St Katherine’s
26 Cotham Road
Kew, VIC 3101
(03) 9207 7477

Helloo everyone! I’m sorry I’ve been on a bit of a posting hiatus as of late.. the reason being I recently returned from a trip to Fiji with Bf-B. That and I really haven’t been eating anything interesting lately (sometimes all a girl wants is vegemite on toast, am I right?) But I am pleased to report I am well rested and ready to return to blogging! First up, a trip to George Calombaris’s St Katherine’s in Kew with the family.

Father-T suggested we visit as a sort of welome-home-dinner for me (we didn’t think it was fair I had to cook my own meal!). It was a good choice I thought, given the family vibe the place has going – the menu is focused on sharing, with lots of traditional Greek favourites such as dips, haloumi, kibbeh, and pides, as well as a few Middle-Eastern surprises from partner Shane Delia.

To begin with, we ordered the fez roasted pumpkin dip with honey and cinnamon ($8.50) as my nickname for Sister-A is Fez (long story). I thought it was a bit too sweet and the flavour of the pumpkin was lost in the honey, though I loved how they served the bread in a little brown paper bag. Father-T also requested the fried baby calamari with lemon, Aleppo pepper, garlic and taramasalata ($16.00). I loved this one – the salty taramasalata was a great accompaniment to the calamari, which had a gentle hit of spice from the aleppo pepper.

Our very attentive waitress then asked if we’d like to try the grilled flat bread brushed with olive oil and Za’atar ($6.50) to mop up the extra pumpkin dip. Baked in house, it was lovely and soft, however, I would have liked a little more seasoning to bring out the flavour of the seasonings.

Two more starters followed: raki cured salmon with preserved lemon, orange blossom, and popcorn shoots ($16.00) and lamb kibbeh served with a herb salad ($14.00). I think the salmon was my favourite of the starters, perhaps as it reminded me of the salmon gravlax we make at Christmas. The kibbeh was nice too, although it was slightly undercooked with the meat still pink when we cut into it (though perhaps this was intended?). Alongside it was a bed of fresh herbs which I loved.

For mains, we ordered the cinnamon rubbed pork belly with Ted Delia’s roast peanut sauce ($27.50). I thought the pork was a bit fatty – pork belly is quite fatty I know, but I don’t think it had been rendered sufficiently, as I found myself chewing on large chunks of fat. The peanut sauce was delicious though.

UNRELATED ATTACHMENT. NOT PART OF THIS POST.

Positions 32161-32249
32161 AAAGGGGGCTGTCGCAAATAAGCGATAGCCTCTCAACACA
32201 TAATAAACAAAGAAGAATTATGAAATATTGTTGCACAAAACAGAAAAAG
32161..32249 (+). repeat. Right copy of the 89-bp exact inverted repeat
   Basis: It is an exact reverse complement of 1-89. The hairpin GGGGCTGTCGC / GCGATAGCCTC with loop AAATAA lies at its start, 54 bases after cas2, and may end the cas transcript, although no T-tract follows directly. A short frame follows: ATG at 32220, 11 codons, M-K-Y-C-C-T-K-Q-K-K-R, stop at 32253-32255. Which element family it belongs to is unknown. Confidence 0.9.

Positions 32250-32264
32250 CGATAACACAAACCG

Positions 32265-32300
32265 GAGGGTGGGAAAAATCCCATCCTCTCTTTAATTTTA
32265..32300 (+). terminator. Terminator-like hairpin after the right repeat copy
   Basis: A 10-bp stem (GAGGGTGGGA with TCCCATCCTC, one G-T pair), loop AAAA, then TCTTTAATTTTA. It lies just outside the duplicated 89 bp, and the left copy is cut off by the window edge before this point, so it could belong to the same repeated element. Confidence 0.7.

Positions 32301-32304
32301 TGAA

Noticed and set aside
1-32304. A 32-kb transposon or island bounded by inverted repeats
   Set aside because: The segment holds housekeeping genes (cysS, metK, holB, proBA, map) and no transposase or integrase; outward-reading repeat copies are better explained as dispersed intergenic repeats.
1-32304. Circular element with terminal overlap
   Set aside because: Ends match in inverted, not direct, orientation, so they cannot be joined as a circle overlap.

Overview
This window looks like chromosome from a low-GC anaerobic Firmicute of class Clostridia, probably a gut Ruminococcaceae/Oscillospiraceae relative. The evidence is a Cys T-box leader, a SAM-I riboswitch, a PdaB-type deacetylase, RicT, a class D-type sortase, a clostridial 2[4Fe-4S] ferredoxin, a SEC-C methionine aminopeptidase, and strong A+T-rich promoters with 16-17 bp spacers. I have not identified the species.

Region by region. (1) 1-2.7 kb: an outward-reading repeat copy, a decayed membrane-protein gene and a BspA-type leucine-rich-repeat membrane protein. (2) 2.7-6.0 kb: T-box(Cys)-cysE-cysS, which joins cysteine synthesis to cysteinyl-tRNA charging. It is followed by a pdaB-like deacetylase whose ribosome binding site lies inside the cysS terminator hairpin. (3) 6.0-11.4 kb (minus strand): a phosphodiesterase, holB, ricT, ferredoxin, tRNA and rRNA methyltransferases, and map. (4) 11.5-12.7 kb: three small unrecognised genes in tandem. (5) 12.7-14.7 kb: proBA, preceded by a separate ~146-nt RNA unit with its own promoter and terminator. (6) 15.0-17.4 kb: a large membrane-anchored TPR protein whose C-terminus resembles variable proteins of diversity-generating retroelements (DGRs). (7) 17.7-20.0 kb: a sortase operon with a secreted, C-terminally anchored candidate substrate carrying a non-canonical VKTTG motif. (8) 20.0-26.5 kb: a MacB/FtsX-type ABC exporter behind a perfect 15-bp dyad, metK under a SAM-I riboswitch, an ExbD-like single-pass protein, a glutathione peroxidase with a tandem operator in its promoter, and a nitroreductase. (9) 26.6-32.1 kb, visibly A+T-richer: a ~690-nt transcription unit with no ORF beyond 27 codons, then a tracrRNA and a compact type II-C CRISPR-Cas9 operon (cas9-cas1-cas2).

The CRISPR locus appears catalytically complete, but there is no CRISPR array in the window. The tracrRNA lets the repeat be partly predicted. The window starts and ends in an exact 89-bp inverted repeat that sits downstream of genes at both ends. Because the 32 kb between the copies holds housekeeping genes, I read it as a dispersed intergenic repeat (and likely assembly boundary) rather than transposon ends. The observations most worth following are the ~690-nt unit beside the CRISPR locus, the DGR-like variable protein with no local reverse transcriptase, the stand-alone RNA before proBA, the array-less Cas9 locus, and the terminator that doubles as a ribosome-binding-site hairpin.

We also ordered “off the rotisserie”, mixture of the day’s slow roasted meats which when we visited was lamb and chicken ($27.50). At the back of the restaurant is an open kitchen, with a massive rotisserie reminiscent of your favourite late-night souvlaki shop. It may not have looked the most amazing dish, but it definitely delivered on flavour.

For sides, we ordered the leaves salad, with dehydrated shankleesh, hazelnuts, sunflower seeds, and pomegranate ($9.50), as well as a side of chips served with tarama ($9.50). The salad was unremarkable, but the tarama with the chips – amazing. Tarama is the new aioli.

Even though the others were full, I insisted we get dessert, knowing that everyone would have some anyway. I had been craving doughnuts all week, so when I saw the choc chip mousse and hot cherry jam doughnuts, whiskey jelly and choc chip mousse ($14.90) I knew what I would be ordering. Sister-E liked the sound of the “Whippy 2”, the second of two “Mr Whippy” sundae options – salted caramel, pomegranate brownie and chocolate pomegranate sauce ($9.50).

When dessert arrived, the family tucked in. Fullness was forgotten. Everyone knows dessert is a different stomach. I loved the sourness of the cherry at the center of the doughnuts – not your typical hot jam doughnut. The sundae meanwhile was also deliciously indulgent. Vanilla ice cream melting into a gewy chocolate brownie, with little pomegranate jewls adding some crunch. Yum. Dessert was perhaps the best course of the entire meal!

All in all it was a good night. Due to a late booking, we were seated at the enormous communal table at the back of the restaurant, which made it difficult to hold a conversation between the 5 of us. Still, I loved the casual yet classy feel of the place, and the little details of the food presentation such as the paper bag the bread arrived in, and the stripy sundae cup. The service we received was faultless – our waitress’ attentiveness ensured both parents left a generous tip, which doesn’t often happen. Will definitely be back.

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